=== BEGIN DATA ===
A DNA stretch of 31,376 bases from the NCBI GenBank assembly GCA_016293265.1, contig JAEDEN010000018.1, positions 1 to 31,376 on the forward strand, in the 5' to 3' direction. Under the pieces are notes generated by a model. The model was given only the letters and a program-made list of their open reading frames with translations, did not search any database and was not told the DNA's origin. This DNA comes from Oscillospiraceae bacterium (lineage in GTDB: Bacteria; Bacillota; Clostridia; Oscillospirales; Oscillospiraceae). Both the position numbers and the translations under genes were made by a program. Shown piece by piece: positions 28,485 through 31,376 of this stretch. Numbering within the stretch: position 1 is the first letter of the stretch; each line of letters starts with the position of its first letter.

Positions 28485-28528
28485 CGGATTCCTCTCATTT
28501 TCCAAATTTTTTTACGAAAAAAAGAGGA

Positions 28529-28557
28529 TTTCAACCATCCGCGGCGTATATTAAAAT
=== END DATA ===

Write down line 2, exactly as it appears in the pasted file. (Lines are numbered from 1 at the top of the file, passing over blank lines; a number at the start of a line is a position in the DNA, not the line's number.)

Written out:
Positions 28485-28528